According to another disclosed embodiment, apparatus is provided for curing a composite thermoset resin part layup having varying thickness. The apparatus includes a tool having a tool face adapted to contact the part layup, and a heating system for heating the tool face to a temperature sufficient to cure the part layup. A plurality of sensors are provided for respectively sensing the temperature of the tool face within each of a plurality of sections on the tool face. A cooling system is provided for cooling selected sections of the tool face and a controller is provided for selecting the sections of the tool face to be cooled based on the sensed temperatures. The tool includes a plurality of spaced apart laminations and a susceptor having a front side contacting the part layup and a backside connected to the laminations. The cooling system includes means for individually cooling each of a plurality of sections on the backside of the susceptor. The cooling system may include a plurality of nozzles respectively located at each of the sections on the backside of the susceptor, along with a source of coolant fluid and a plurality of valves operated by the controller for controlling the flow of coolant fluid from the source to each the nozzles. The nozzles may be located between at least certain of the laminations and are oriented to direct the coolant fluid onto the backside of the susceptors.
According to another embodiment, a method is provided of controlling the temperature of a tool face used to cure a composite part layup. The method includes heating the tool face and sensing the temperature of the tool face at each of a plurality of section of the tool face. The method also includes cooling selected sections of the tool face based on the sensed temperatures. The method may further comprise using a programmed controller to determine the section of the tool face that need to be cooled and to direct the cooling system to cool the tool face within the determined sections.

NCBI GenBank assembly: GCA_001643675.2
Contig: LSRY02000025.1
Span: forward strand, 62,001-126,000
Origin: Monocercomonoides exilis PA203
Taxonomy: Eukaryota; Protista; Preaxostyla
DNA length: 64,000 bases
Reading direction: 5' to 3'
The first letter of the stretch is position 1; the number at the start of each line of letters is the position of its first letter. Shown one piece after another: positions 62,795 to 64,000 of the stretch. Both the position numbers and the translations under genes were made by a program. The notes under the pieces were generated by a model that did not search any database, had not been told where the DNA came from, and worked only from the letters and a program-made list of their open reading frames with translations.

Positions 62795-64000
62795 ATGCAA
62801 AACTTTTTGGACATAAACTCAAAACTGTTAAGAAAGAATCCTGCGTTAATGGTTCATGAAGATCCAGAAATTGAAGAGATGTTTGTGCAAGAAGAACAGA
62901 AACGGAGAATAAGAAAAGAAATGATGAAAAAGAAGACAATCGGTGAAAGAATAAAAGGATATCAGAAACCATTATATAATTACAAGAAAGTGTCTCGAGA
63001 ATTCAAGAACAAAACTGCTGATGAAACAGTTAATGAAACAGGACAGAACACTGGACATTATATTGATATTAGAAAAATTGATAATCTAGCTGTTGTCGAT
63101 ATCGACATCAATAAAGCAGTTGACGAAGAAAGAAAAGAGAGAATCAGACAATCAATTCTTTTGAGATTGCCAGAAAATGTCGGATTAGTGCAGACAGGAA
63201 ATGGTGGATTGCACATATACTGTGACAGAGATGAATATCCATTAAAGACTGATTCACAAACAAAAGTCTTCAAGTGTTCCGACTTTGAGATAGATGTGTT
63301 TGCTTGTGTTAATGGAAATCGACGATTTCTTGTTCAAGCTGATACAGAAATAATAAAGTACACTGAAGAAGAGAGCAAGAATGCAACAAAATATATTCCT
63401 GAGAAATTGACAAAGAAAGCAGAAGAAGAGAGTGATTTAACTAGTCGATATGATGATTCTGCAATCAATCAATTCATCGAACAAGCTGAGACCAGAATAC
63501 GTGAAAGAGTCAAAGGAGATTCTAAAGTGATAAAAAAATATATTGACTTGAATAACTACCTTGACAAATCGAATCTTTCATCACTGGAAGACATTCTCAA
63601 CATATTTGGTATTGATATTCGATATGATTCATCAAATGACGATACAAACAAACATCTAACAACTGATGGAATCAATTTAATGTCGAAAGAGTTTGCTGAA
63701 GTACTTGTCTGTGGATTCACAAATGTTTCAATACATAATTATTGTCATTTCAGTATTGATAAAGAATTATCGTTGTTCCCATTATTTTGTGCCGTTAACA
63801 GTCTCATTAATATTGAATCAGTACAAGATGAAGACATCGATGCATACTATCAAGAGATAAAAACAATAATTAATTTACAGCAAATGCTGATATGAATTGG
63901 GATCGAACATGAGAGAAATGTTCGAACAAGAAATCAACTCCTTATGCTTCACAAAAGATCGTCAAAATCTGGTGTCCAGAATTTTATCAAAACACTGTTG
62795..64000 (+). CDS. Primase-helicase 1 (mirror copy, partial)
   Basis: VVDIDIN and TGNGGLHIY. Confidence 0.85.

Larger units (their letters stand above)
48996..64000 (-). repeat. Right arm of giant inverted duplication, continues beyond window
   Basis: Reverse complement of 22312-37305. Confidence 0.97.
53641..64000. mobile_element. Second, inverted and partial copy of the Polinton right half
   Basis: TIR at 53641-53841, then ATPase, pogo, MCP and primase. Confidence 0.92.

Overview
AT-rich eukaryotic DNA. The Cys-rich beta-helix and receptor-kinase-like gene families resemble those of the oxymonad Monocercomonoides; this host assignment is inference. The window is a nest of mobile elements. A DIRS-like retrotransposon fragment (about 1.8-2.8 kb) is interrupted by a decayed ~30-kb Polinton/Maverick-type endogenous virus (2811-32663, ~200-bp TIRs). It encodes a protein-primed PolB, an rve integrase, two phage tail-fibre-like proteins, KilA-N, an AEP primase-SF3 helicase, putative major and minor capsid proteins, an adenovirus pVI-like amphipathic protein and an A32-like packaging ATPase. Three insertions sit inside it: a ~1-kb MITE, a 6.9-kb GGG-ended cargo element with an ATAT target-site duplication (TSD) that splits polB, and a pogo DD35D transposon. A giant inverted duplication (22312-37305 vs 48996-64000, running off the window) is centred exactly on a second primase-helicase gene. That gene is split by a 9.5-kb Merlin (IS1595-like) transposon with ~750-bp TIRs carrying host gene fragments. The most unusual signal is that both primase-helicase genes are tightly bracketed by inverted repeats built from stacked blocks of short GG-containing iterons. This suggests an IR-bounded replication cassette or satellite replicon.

According to another embodiment, a method is provided of curing a thermoset resin composite part having a varying thickness. The method includes placing the part layup in contact with a cure tool and heating the part layup to a cure temperature by heating the backside of the face of the tool in contact with the layup. The method further includes sensing sections on the tool face where the temperature of the tool exceeds the cure temperature due to heat produced by an exothermic reaction of the thermoset resins in areas of the part layup having greater thickness. The method also includes directing a coolant fluid onto the backside of the tool in sections where the temperature of the tool exceeds the cure temperature. The method may include using a programmed controller to automatically select the sections on the tool where the temperatures exceed the cure temperature.
The disclosed embodiments satisfy the need for a method and apparatus of controlling the temperature of a cure tool which tailors the temperature by cooling selected areas of the tool where added heat may be generated by exothermic reactions in the part layup, thereby allowing more even and consistent heating of the layup at the cure temperature without the need for slow thermal cycle times.
BRIEF DESCRIPTION OF THE ILLUSTRATIONS
Referring first to
A cooling system 28 individually cools those sections of the susceptors 22 that may overheat (above the desired cure temperature) because of the reaction heat or for other reasons. By selectively cooling overheated areas of the susceptors 22, a substantially uniform cure temperature may be maintained across substantially the entire area of the susceptors 22. A programmed controller 30, which may comprise a programmable logic controller (PLC) or a PC (personal computer) may be used to control the heating system 24 in order to heat the tools 20 according to a preprogrammed temperature cycle. The controller 30 also controls the cooling system 28 based on the temperatures sensed at multiple locations on the susceptors 22.
Referring now to